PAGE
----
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How Empaths Can Recover from the Summer

Empaths, or highly sensitive people, feel everything all around them deeply. They pick up on energy, subtle or not, from environmental cues and daily surroundings at all times. One of the major downsides of being an empath, despite many of the secret blessings, is getting mentally drained very quickly, especially if you absorb other people’s emotions and feelings on a constant basis.

For highly sensitive people (HSP) the risk of mental burnout and fatigue is very high. At times it can take quite a toll to mentally discern/untangle your inner voice and feelings/emotions from that of others. Some of the most amazing benefits of being a HSP include picking up on details and subtleties that others might miss, being an astute judge of character, and reflecting on all those details. Despite all this, empaths have a tendency to move a lot slower, think a little deeper, and need more downtime than others non-HSPs.

The summer can be a very stressful time for empaths. While being a fun and relaxed season for the most part, empaths might feel a need to disconnect more often from their environment, when it all seems like “too much” to take in, especially with parties, bar barbecues, less rigid structures/routines, and more opportunities for socialization. The following are some self care tips for empaths that can be utilized at any time to disconnect, unwind, and bring yourself back to feeling more recharged.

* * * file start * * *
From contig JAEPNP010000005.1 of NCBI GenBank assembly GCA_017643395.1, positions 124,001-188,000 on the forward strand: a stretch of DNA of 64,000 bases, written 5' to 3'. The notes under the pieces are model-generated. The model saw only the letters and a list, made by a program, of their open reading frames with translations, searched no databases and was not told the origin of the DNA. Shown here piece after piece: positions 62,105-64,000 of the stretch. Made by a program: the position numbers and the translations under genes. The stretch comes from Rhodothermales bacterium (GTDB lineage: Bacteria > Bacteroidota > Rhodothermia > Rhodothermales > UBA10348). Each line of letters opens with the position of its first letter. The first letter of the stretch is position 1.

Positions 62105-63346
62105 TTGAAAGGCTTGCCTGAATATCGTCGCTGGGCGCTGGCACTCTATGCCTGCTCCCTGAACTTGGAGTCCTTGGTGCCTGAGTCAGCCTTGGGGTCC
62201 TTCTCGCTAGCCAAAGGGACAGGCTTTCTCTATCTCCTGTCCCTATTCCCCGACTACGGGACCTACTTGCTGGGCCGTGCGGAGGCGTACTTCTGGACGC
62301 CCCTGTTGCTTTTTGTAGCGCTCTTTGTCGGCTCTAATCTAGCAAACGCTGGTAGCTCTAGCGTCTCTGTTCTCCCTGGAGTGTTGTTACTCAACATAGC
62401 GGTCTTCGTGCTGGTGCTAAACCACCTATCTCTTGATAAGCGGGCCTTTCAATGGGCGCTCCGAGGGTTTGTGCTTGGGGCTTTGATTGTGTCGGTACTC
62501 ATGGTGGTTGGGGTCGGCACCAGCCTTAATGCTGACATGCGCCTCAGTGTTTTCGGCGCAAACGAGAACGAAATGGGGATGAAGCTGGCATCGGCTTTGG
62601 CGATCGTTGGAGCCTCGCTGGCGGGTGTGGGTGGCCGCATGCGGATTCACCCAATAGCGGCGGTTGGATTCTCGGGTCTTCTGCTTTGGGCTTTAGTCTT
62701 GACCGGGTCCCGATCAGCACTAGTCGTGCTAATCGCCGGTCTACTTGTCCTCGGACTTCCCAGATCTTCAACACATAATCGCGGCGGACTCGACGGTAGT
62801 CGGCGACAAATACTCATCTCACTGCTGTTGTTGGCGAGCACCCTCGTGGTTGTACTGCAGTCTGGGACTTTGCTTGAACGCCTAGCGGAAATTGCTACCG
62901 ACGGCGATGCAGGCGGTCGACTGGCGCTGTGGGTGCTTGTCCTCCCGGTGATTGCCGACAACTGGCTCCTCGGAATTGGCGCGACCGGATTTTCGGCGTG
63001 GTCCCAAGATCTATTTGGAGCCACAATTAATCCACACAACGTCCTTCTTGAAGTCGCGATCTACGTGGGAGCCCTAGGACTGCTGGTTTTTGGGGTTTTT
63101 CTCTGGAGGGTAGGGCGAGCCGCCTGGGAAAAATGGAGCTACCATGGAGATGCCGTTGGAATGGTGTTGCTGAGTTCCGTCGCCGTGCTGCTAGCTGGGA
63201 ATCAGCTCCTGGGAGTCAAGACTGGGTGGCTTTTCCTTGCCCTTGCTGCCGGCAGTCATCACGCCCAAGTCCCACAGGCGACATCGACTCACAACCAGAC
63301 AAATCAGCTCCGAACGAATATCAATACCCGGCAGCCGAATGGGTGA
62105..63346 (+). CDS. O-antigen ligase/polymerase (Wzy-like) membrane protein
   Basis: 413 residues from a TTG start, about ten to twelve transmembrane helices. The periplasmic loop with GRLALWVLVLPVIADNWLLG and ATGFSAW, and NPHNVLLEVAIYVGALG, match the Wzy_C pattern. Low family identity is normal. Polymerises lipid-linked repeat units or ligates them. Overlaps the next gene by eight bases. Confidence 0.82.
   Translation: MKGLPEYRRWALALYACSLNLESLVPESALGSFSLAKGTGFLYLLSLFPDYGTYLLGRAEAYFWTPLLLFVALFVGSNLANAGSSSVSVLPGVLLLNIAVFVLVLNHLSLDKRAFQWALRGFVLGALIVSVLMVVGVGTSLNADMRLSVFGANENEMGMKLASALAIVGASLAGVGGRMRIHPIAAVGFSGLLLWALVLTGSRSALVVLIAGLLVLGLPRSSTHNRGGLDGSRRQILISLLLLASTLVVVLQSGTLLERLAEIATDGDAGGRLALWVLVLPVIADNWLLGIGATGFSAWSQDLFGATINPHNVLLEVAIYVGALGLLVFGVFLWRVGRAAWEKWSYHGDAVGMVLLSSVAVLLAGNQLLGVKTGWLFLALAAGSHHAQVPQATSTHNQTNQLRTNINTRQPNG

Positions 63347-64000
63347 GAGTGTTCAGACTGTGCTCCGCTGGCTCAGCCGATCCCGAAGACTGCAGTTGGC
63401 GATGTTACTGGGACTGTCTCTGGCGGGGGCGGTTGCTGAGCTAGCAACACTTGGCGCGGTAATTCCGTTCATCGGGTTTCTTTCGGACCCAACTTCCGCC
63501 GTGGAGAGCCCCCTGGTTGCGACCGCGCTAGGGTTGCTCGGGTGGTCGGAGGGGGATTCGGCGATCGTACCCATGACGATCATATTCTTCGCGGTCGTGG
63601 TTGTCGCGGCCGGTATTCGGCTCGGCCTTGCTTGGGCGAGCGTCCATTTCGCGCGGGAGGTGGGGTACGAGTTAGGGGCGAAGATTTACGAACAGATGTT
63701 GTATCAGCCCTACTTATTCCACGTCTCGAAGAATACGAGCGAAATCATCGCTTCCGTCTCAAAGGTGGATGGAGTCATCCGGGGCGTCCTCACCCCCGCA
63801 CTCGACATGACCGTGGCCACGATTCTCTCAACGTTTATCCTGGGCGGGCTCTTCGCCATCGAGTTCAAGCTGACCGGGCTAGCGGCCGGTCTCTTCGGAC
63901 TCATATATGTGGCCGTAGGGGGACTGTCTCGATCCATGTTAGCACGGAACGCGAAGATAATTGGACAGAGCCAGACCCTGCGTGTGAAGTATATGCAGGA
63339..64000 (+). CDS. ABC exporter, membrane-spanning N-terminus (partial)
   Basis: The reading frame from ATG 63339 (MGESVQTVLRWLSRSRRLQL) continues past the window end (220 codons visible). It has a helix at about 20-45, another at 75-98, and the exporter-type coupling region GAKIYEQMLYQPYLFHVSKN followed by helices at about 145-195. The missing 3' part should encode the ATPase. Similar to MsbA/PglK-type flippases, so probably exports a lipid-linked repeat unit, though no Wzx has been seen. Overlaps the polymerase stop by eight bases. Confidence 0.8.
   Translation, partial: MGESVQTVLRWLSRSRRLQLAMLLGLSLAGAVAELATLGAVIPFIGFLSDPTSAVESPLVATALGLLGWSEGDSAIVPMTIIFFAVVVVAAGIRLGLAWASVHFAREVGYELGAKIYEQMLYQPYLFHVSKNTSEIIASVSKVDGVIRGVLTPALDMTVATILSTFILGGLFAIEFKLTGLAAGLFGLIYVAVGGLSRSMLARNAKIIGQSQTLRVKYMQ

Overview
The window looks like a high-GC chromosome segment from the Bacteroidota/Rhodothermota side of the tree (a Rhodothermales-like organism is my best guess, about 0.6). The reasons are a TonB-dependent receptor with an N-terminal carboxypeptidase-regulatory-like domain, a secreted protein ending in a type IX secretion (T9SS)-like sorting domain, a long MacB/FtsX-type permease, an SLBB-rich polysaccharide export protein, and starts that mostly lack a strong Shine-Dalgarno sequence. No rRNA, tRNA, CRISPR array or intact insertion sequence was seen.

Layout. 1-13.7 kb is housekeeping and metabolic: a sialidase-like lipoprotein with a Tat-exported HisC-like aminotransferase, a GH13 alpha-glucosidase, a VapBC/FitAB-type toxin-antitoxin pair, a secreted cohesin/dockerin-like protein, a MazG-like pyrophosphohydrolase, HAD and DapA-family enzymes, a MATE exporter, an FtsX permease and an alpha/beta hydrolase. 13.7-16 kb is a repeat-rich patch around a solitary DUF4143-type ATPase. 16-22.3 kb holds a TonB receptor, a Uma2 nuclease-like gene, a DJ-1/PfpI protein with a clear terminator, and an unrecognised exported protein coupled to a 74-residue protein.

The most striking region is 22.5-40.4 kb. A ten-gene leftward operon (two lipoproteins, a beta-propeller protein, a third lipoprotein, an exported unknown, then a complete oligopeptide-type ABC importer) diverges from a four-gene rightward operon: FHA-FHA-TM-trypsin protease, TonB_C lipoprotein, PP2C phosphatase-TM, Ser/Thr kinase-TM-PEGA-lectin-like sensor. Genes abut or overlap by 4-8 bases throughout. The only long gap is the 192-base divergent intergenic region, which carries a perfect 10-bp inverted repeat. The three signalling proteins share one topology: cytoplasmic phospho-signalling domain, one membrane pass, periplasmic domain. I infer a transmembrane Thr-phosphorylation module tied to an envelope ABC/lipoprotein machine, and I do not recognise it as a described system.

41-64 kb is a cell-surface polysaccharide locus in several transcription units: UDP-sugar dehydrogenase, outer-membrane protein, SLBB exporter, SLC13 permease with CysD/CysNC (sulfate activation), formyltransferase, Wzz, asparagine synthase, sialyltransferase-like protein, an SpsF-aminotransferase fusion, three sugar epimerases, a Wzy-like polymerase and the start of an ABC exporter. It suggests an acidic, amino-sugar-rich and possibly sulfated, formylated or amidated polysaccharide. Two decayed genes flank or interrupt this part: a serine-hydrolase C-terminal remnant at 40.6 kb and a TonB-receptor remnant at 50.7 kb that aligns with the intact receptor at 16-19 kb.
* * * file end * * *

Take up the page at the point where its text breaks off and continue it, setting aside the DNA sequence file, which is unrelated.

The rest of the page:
Get more sleep. Don’t go without less than eight hours of sleep for more than two nights in a row. If you’re an HSP, you might need even more sleep than others because your nervous system is constantly on overdrive, and you’re more likely to experience emotional burnout. Sleep de-stresses and revitalizes your nervous system, giving you more power to function throughout the day.

Listen to your body. Make a point of checking in with your body and emotions throughout the day. Notice when you feel yourself reacting negatively or beginning to feel overwhelmed. At the very beginning of those feelings, and not after they’ve had time to grow and snowball, take time out to recharge. If possible, spend time alone, even if it’s as simple as taking a quick five-minute walk away from your stressors and distractions.

Make friends with other HSPs. Finding people who can empathize and understand your needs is a treasure, especially for HSPs who may feel misunderstood because of their sensitivities and unique ways of viewing the world.

Declutter. If you don’t feel relaxed when you walk into your home, scan your environment and change the things that make you feel stressed. Declutter your wardrobe, tidy your kitchen, and embrace minimalism. HSPs tend to be highly affected by their surroundings, so even the sight of clutter can make them feel unnecessarily stressed.

Eat dark chocolate, and don’t feel guilty about it. It’s packed with antioxidants and provides a strong, positive sensory experience for the HSP.

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Go for a walk by yourself. Walking, especially among nature, helps clear the mind and sparks creativity. Find your local trail, and consider hiking.

Practice authenticity. Know what your values are and honor them. Stop looking for approval from others and find it within. Create routines and rituals that fuel your confidence and strength, even if they don’t make sense to other people. Do what works for you. Stop being your own worst enemy and treat yourself with kindness, patience, and forgiveness. This all takes effort but it’s worth it.